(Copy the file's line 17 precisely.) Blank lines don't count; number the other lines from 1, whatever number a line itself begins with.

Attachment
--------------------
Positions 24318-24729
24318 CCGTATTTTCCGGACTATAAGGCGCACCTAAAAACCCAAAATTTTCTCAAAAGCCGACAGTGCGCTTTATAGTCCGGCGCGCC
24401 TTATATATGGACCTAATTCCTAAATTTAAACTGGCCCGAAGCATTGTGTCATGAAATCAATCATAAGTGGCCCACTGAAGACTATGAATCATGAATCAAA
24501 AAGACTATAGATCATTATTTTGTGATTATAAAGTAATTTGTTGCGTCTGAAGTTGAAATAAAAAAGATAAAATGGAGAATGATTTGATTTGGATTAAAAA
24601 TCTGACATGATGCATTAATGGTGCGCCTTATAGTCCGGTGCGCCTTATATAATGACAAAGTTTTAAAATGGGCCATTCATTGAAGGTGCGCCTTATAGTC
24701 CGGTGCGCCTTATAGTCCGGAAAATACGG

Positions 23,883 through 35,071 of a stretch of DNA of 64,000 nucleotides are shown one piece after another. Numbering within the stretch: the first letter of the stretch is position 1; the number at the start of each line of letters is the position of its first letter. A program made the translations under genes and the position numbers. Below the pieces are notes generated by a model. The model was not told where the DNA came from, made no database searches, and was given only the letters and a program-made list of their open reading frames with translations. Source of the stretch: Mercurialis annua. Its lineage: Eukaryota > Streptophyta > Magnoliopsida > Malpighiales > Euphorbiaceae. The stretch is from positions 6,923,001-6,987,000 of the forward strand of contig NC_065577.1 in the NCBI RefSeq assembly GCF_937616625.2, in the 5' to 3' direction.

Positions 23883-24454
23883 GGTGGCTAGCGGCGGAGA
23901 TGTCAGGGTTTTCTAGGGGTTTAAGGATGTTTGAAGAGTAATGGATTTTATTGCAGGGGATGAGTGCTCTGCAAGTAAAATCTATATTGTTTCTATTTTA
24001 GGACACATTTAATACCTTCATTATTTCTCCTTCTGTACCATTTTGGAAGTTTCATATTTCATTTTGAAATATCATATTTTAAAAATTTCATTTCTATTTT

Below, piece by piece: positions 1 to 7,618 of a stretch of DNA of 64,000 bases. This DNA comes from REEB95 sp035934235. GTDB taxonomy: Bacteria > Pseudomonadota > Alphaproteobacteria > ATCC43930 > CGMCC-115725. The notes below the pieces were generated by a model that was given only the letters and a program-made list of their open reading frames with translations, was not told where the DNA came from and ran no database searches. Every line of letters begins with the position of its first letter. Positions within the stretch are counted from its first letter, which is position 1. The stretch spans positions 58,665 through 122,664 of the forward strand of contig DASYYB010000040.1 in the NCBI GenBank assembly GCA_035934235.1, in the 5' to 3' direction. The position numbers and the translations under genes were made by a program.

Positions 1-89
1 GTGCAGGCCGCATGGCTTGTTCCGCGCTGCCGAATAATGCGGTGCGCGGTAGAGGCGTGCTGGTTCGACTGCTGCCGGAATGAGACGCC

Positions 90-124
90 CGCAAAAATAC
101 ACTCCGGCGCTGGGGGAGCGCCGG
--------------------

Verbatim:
101 ACTCCGGCGCTGGGGGAGCGCCGG